Crown Prince of the Redbirds

Gussie Busch

Most people who remember Gussie Busch picture him as the St. Louis Cardinals owner who joyfully ran the team for more than forty-five years with joy and made it a source of pride for St. Louis.  Oddly, though, Busch favored other sports early on. He favored riding horses, shooting, boxing, rodeo riding, and the the rough and tumble of running the nation’s leading brewery. He’s one of many featured in my book, The Colorful Characters of St. Louis, which will be out in mid-September. Plan now to buy a copy, preferably at the book’s release party from 2-5 p.m. Sunday, October 2 at The Royale, 3132 South Kingshighway Boulevard.

Colorful Characters on the Way

When Mike Stein wanted to sell more furniture, he went on TV and yelled like a hyena about credit. When civil rights crusader  Percy Green wanted to draw attention to the lack of jobs for African-Americans in the construction of the Gateway Arch, he and another activist climbed a ladder 125 feet up the side of the partially-built monument. In the 1880s and 1890s, the heavily-German accented owner of the local ball team brought in customers with a scantily-clad all-girl band, horse racing, a shoot-the-shoot, a beer garden, and a Wild West Show with cowboys, cowgirls, and Indians.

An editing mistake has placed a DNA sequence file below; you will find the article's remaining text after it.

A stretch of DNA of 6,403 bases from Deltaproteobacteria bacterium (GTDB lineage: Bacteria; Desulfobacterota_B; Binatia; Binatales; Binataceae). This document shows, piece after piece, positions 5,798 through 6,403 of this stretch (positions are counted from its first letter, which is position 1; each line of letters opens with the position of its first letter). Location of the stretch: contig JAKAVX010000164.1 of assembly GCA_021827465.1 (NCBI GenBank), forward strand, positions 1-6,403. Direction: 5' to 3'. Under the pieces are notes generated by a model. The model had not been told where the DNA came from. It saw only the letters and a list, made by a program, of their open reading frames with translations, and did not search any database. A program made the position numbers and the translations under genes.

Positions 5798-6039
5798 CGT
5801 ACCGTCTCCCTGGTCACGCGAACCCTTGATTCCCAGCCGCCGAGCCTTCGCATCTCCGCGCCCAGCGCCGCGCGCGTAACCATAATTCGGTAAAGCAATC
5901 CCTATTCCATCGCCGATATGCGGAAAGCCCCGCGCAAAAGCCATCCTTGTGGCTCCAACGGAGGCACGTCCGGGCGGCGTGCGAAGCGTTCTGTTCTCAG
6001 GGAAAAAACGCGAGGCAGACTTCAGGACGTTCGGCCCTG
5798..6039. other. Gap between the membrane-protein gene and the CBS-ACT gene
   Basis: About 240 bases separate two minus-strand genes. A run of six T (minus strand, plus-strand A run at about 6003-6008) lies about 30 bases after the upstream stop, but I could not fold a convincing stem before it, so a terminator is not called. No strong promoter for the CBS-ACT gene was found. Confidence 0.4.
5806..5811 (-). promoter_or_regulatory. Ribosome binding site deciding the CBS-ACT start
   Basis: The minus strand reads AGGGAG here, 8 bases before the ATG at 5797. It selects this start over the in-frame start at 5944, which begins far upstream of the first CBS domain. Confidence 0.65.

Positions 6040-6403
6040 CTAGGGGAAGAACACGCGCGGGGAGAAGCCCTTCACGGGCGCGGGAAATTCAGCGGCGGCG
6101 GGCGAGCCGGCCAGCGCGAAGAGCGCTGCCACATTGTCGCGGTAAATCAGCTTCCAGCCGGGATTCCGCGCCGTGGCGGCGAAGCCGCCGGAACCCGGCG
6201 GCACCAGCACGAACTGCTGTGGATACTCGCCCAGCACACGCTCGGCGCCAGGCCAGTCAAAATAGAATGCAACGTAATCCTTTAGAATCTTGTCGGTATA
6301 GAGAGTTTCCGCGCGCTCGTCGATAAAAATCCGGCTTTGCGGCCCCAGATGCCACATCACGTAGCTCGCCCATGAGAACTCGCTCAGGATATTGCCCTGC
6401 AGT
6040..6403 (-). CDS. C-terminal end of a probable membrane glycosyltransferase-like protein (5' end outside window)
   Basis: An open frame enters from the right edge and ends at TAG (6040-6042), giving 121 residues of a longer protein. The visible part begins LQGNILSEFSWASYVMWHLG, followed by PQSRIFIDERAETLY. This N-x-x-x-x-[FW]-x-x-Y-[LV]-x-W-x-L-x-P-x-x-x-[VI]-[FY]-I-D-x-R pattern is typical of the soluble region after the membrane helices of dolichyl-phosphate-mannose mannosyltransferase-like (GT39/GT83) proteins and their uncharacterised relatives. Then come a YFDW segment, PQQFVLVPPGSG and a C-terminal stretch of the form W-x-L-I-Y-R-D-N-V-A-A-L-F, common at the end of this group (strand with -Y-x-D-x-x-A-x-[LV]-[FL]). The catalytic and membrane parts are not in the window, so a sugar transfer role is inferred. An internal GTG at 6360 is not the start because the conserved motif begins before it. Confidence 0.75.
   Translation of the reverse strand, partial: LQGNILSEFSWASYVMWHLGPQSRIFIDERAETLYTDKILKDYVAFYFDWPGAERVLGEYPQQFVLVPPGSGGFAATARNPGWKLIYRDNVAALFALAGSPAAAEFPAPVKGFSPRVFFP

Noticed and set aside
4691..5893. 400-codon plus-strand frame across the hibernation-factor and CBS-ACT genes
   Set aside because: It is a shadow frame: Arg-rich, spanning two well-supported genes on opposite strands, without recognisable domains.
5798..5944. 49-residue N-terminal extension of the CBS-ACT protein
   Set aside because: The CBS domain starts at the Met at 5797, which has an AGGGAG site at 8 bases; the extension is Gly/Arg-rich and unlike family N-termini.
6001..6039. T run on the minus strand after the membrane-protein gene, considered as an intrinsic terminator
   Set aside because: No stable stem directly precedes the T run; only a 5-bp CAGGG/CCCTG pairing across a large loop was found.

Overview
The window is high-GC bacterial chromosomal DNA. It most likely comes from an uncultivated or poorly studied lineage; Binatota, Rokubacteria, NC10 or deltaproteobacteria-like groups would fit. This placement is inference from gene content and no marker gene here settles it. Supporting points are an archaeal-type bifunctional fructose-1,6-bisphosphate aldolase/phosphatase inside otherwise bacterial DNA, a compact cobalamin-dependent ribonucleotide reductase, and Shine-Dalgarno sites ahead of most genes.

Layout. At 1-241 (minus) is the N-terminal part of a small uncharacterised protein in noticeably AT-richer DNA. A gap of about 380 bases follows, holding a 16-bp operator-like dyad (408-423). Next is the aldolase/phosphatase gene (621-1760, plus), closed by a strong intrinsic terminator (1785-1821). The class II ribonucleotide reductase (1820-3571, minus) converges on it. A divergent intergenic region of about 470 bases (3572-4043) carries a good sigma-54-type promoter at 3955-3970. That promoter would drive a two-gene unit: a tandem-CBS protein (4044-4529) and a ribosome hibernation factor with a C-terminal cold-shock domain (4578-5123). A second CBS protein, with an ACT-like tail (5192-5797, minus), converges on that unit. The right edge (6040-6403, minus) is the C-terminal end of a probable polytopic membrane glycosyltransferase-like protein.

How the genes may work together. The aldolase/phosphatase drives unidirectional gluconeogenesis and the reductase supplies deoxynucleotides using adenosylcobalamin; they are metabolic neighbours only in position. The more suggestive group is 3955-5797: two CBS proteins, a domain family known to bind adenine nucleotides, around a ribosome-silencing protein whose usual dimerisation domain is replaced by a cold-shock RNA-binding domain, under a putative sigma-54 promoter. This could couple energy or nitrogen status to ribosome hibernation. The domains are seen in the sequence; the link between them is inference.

Randy Grim, dog rescuer

Its all in my upcoming book,  The Colorful Characters of St. Louis,  and now we have a publication date. It’s set for publication around September 15. The star-studded release party will be from 2-5 p.m. Sunday, October 2 at The Royale,  3132 South Kingshighway Boulevard on the South Side. It’s a great place to eat, drink, meet with some of the folks in the book, and have me personally autograph a copy for you.

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Red Villa, politician

And what a book it’ll be, with the stories of dozens of characters who worked overtime to ensure that St. Louis never would be boring. Herein are the stories of the dancing traffic cop and the Irish-as-they-come St. Louis County mayor who raised the ire of veterans by painting a World War II era tank a bright kelly green. The tales are enough to convince anybody that St. Louis has a higher CCPC (colorful characters per capita) count than anywhere else in the country.

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Charlotte Peters, 1960s local TV star